Christian Writer Ruins the Best Song Ever

I wanted to start this post with “Is nothing sacred?” but seeing as I write what I write about, I just couldn’t get past the irony.

I discovered Rufus Wainwright‘s cover of Hallelujah when I was a sophomore in high school. Because I am a regular person with ears, I immediately fell in love with it and used to drive around the suburbs in my Oldsmobile listening to it and feeling like this song got me. Over a decade later, I still just adore it.  In fact, I recently dusted off my keyboard and set about teaching myself the Wainwright version.  (It’s not going great, but my boyfriend is really enjoying hearing the opening melody 289 times in a row.)

My point being, this song is awesome.  It’s sad and beautiful and heartbreaking.  I’ve listened to several different versions since I started writing this post.

I am not about to do any kind of analysis of Leonard Cohen‘s lyrics, but look at this:

Maybe there’s a God above
But all I’ve ever learned from love
Was how to shoot at someone who outdrew you
It’s not a cry you can hear at night
It’s not somebody who has seen the light
It’s a cold and it’s a broken Hallelujah

I mean… come on.  Beautiful.

Who could ever try to “improve upon” these lyrics?

Do you see what I am ramping up to?

Enter: Christian news site WorldMag.com‘s Marvin Olasky:

His thought? Not Christian enough. I guess it’s time to take a look at Olasky’s thoughts about the song.

Title:

Take every song captive.

Not a great start. Taking a song “captive” does not present such good imagery.

Subtitle:

Good singers, it’s time to capture Leonard Cohen’s ‘Hallelujah’

*sigh* Here we go… The article begins:

Atheists don’t exist.

Come on, Marvin! This has nothing to do with the rest of your article!

Atheists don’t exist. Everyone believes in a god of some sort. Atheists even know that God exists. Chapter 1 of Romans tells us that, and so does a piece of lesser evidence: “Hallelujah,” a song written by Canada’s Leonard Cohen, initially released 28 years ago but decade by decade resonating ever more powerfully.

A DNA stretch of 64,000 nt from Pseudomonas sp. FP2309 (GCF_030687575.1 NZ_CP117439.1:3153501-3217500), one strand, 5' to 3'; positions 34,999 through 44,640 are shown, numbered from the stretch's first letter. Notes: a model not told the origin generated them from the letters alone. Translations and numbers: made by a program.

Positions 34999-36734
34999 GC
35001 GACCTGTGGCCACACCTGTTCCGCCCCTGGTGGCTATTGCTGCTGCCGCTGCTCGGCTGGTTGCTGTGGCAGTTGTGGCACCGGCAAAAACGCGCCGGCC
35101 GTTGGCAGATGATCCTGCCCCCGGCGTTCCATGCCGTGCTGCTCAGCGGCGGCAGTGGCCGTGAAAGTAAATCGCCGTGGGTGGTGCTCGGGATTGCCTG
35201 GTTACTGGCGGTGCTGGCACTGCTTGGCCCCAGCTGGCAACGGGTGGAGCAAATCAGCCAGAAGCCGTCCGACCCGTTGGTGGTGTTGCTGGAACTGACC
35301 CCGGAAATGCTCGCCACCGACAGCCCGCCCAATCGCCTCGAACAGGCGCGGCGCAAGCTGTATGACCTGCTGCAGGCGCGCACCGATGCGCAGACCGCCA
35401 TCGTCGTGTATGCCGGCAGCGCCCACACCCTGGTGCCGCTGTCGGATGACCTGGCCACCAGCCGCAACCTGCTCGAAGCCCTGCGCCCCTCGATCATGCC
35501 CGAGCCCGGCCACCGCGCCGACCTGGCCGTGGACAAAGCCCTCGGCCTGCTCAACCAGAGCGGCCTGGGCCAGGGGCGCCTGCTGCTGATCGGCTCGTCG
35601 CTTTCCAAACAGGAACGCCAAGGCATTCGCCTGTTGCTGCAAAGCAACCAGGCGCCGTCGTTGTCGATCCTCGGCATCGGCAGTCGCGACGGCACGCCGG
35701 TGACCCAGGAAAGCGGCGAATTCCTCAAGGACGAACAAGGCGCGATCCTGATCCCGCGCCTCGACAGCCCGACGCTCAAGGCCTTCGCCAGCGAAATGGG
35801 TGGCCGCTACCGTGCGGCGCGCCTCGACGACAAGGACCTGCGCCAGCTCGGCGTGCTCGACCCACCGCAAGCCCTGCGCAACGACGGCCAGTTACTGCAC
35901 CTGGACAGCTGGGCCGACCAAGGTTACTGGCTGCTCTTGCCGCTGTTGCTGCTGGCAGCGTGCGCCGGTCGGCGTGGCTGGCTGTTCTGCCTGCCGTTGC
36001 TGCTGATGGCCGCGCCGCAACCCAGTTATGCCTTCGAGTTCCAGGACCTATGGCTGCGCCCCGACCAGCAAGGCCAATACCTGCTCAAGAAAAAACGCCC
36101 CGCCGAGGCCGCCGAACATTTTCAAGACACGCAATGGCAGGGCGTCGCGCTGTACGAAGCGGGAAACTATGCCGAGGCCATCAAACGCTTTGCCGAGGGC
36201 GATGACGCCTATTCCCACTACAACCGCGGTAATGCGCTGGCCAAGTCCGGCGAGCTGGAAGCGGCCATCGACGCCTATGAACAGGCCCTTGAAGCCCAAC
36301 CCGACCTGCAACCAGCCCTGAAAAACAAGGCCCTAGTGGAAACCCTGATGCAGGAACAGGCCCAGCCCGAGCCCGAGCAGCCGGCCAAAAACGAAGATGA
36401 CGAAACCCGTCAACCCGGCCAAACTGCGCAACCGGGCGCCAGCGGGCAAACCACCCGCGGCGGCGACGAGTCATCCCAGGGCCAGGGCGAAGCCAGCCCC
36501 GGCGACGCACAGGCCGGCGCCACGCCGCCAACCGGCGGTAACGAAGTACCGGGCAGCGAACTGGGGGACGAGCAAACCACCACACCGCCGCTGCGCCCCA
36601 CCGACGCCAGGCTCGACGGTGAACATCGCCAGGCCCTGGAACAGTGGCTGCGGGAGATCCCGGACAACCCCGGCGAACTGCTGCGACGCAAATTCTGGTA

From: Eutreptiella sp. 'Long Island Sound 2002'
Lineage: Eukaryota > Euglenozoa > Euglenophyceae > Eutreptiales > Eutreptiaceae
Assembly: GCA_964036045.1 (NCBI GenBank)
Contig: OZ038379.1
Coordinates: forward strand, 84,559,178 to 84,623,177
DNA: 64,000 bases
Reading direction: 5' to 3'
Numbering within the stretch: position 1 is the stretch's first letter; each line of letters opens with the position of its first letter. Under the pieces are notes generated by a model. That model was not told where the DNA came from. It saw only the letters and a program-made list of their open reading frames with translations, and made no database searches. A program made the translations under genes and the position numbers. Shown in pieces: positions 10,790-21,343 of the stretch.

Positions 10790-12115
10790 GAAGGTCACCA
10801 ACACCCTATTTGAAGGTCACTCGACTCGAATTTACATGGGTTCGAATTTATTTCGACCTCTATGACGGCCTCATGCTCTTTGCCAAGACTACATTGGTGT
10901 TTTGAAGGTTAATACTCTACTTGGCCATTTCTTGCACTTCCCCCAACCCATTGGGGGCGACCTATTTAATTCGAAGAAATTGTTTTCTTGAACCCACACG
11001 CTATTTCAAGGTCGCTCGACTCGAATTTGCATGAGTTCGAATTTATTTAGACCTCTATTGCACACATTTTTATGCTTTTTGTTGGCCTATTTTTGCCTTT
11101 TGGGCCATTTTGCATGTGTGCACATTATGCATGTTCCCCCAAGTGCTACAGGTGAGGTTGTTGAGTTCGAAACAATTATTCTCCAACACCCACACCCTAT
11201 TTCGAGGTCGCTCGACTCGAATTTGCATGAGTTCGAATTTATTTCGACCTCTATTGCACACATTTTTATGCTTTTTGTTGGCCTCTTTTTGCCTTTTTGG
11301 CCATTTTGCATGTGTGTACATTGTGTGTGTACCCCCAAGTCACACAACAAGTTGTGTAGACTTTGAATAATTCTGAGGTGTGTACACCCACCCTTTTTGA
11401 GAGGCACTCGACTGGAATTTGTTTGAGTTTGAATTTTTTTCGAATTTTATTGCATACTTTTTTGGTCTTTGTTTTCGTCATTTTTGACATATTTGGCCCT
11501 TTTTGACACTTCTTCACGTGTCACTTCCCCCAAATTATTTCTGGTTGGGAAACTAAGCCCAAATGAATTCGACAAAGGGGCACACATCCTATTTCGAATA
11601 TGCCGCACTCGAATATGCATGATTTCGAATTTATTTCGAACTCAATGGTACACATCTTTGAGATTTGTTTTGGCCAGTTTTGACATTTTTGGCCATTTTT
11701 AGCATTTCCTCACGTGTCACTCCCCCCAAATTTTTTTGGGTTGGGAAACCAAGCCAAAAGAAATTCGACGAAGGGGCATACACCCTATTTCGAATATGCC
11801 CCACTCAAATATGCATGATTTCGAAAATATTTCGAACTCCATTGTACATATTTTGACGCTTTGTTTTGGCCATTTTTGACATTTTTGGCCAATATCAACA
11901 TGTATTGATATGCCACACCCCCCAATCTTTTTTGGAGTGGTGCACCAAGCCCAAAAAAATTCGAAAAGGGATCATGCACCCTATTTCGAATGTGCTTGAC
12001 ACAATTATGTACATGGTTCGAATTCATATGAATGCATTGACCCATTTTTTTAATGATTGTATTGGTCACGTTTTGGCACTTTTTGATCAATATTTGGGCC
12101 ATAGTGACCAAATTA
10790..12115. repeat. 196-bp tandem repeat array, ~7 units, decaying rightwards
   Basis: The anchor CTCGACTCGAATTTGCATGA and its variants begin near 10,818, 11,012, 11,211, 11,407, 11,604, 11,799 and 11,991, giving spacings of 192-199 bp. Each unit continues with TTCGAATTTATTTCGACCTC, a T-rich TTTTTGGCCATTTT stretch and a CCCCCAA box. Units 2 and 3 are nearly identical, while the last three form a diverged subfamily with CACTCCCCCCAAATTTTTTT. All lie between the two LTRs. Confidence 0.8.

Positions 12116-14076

Oh, brother.

Let’s cut to the point of his article. Marvin decided that it was high-time to update Cohen’s lyrics because “great tunes should not be wasted.” So he is offering “the world some improved lyrics to ‘Hallelujah’”
Seriously, Marvin is Weird Al-ing Hallelujah.

Presented, without further commentary, are his new lyrics:

I’ve heard there was a secret chord
That David played, it pleased the Lord.
But You don’t love us for our music, do You?
Sin goes like this: The fourth, the fifth,
Adam’s fall, the major rift,
The baffled king neglecting Hallelujah.

Chorus: Hallelujah, hallelujah, hallelujah, hallelujah.

Nathan said, “I see your lust.
You violate a soldier’s trust.
Your pride, your pomp, at night they overthrew you.
You steal, you kill, you get your way,
But God has said, your child will pay,
And from your lips He’ll draw the Hallelujah.”

Chorus: 4X Hallelujah

David prayed, “Have mercy, Lord,
You saved me from Goliath’s sword.
Yes, I lived for self before I knew you.
Now, more evil in your sight,
So I give up, I cannot fight.
Mine’s a cold and broken Hallelujah.”

Chorus: 4X Hallelujah

“Blood your hyssop, I’ll be clean.
Wash me so my sin’s not seen.
Give me of your Holy Spirit, will you?
Create in me a new, clean heart.
Give me now a strong, fresh start,
So every breath I draw is Hallelujah.”

Chorus: 4X Hallelujah

“You don’t delight in sacrifice.
You don’t excuse our secret vice.
You want from us a broken spirit, do you?
You’ve shown me what I did was wrong.
I’ll stand before You, Lord of song,
With nothing on my tongue but Hallelujah.”
Chorus: 8X Hallelujah

Don’t feel like reading? No worries! Some people recorded his version!

Here’s one.

YouTube Preview Image

I made it through 33 seconds of that. And now my ears hurt.

(Thanks to Mary for the link!)

About Jessica Bluemke

Jessica Bluemke grew up in the suburbs of Chicago and graduated from Ball State University in 2008 with a BA in Literature. She currently works as a writer and resides on the North side of Chicago.


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